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Google Ford diesel forums and start reading. The King Ranch model adds alot of heavy weight items that detracts from your payload. And as I remember you can't get a max payload package at that trim level.

I learned a lot from Trailer Life's Towing guide 2013

http://dcd96xmek71bc.cloudfront.net/...ced%20file.pdf


I'm still researching too!
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Old 06-18-2013, 05:21 PM   #39
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I am waiting for a comment from my friend Andy at CanAm on this one!
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Old 06-18-2013, 05:39 PM   #40
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The F250 is an interesting beast from my research. When equipped with a gas engine it has good payload capacity at 3000lbs plus. However when loaded, it's towing capacity is limited as it's such a heavy vehicle.

Go for the diesel and you can pull a house - however the payload capacity drops to 2650 lbs.

This is all in comparison with a 2012 F150 with HD Payload and Max Tow packages. Payload is 2150lbs. When fully loaded it can pull 8900 lbs. Add a few options to the F250 and the payload difference is not that great.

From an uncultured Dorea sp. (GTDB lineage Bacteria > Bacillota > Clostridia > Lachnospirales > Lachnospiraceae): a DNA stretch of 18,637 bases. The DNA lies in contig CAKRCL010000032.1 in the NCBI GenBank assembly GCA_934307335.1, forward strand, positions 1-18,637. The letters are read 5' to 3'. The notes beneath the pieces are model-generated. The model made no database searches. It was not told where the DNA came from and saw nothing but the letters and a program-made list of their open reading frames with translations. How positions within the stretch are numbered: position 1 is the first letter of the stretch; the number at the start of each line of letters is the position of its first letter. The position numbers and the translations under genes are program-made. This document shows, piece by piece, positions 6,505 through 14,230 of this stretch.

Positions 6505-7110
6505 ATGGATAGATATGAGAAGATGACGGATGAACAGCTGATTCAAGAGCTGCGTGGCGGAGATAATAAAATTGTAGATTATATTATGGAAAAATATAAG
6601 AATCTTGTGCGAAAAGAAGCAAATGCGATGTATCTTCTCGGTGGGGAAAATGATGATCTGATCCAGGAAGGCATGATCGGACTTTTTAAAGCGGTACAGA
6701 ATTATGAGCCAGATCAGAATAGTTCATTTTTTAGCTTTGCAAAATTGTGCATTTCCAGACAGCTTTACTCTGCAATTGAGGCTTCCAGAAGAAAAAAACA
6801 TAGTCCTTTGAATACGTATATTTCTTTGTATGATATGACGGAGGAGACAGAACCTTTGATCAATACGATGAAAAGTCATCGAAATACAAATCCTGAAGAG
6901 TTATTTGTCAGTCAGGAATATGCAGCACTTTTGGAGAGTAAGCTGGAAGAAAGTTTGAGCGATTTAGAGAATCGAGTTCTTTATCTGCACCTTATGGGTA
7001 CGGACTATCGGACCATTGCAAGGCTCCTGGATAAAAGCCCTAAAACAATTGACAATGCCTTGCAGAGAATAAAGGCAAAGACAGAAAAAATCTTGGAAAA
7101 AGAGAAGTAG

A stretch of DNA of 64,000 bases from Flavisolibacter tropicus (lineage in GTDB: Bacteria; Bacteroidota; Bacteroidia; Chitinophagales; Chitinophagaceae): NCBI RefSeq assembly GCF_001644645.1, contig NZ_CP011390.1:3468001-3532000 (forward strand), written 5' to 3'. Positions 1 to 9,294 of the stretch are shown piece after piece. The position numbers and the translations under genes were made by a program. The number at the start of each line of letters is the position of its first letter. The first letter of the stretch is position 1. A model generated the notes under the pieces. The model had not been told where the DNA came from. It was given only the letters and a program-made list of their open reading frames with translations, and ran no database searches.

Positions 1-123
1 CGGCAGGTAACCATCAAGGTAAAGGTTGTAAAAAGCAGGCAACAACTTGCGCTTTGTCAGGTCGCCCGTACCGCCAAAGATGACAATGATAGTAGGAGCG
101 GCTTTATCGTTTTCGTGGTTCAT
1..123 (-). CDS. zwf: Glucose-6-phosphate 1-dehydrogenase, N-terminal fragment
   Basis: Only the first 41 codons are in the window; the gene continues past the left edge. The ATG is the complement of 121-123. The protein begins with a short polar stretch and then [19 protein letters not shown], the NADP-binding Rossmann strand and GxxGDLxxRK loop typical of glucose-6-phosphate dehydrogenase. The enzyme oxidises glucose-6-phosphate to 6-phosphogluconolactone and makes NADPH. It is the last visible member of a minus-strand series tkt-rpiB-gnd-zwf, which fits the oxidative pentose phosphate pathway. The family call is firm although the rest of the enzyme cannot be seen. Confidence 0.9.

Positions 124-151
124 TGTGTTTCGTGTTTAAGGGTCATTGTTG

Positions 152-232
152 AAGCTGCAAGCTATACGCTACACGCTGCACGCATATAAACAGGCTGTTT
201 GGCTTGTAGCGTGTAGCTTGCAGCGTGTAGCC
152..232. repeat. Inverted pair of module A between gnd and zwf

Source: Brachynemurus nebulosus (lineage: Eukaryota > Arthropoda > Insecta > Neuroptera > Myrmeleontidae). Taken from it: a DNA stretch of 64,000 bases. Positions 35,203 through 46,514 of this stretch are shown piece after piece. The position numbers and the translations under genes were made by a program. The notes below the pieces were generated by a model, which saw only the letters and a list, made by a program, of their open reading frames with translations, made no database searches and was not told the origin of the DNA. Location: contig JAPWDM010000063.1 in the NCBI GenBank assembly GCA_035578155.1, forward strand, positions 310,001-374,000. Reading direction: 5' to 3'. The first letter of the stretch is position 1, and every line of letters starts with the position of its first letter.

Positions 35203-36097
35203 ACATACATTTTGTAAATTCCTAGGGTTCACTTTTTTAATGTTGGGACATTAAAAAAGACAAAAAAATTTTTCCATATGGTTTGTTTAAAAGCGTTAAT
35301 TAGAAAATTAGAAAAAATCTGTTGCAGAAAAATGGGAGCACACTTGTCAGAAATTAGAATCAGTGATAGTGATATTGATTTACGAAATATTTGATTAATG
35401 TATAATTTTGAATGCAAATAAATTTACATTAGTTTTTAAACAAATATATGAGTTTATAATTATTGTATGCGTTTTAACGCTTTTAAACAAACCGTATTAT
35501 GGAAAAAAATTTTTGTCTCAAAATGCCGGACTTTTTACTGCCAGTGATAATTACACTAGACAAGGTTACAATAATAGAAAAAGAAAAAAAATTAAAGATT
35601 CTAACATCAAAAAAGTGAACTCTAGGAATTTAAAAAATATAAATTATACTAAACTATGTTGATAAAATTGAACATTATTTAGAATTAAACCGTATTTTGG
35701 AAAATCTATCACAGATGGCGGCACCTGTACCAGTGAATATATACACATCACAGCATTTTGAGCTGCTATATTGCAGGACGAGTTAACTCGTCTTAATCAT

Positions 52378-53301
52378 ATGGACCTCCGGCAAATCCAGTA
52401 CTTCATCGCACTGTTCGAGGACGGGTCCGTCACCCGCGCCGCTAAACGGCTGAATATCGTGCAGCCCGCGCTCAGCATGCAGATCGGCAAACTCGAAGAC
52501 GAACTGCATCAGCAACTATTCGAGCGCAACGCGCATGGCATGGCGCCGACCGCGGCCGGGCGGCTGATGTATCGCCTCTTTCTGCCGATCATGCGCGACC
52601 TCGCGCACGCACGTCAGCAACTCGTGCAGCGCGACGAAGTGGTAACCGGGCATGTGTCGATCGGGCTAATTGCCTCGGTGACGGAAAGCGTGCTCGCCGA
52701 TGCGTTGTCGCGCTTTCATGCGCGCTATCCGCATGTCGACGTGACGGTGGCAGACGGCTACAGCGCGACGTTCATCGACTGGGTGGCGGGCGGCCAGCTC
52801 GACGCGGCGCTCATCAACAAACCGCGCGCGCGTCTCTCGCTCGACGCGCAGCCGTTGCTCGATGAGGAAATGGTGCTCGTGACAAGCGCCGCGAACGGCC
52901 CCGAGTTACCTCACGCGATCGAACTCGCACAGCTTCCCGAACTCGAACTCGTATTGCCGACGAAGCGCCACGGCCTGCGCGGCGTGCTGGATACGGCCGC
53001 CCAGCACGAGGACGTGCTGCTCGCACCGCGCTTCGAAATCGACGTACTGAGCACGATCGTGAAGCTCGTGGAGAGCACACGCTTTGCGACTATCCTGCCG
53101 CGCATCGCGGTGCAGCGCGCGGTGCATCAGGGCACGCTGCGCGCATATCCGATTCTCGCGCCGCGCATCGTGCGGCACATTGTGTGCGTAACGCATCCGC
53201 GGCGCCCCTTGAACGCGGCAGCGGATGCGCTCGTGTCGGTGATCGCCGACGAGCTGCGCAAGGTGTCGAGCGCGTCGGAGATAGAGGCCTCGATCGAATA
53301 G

For recent model year pick-ups in the Ford line-up it's the F150 ecoboost - or the F350 if you really need extra payload. The F250 doesn't seem to buy enough extra capacity.

My opinion...
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Old 06-18-2013, 06:01 PM   #41
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The F250 is an interesting beast from my research. When equipped with a gas engine it has good payload capacity at 3000lbs plus. However when loaded, it's towing capacity is limited as it's such a heavy vehicle.

Go for the diesel and you can pull a house - however the payload capacity drops to 2650 lbs.

This is all in comparison with a 2012 F150 with HD Payload and Max Tow packages. Payload is 2150lbs. When fully loaded it can pull 8900 lbs. Add a few options to the F250 and the payload difference is not that great.

For recent model year pick-ups in the Ford line-up it's the F150 ecoboost - or the F350 if you really need extra payload. The F250 doesn't seem to buy enough extra capacity.

My opinion...
well, and further, while we're confusing the issue with "opinions" . I'll throw another in here: to my mind, when considering whether 250/2500 or 350/3500, you might as well go with the one ton, because there is essentially no ride penalty to it in comparison to the 3/4 ton. And as I said before, if going 350/3500....what the hey.....might as well get DRW, because again, little downside to it.
....my opinion based on my experience.....
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Old 06-18-2013, 06:06 PM   #42
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Originally Posted by gmw photos View Post
.....might as well get DRW, because again, little downside to it.

...now that's just ridiculous!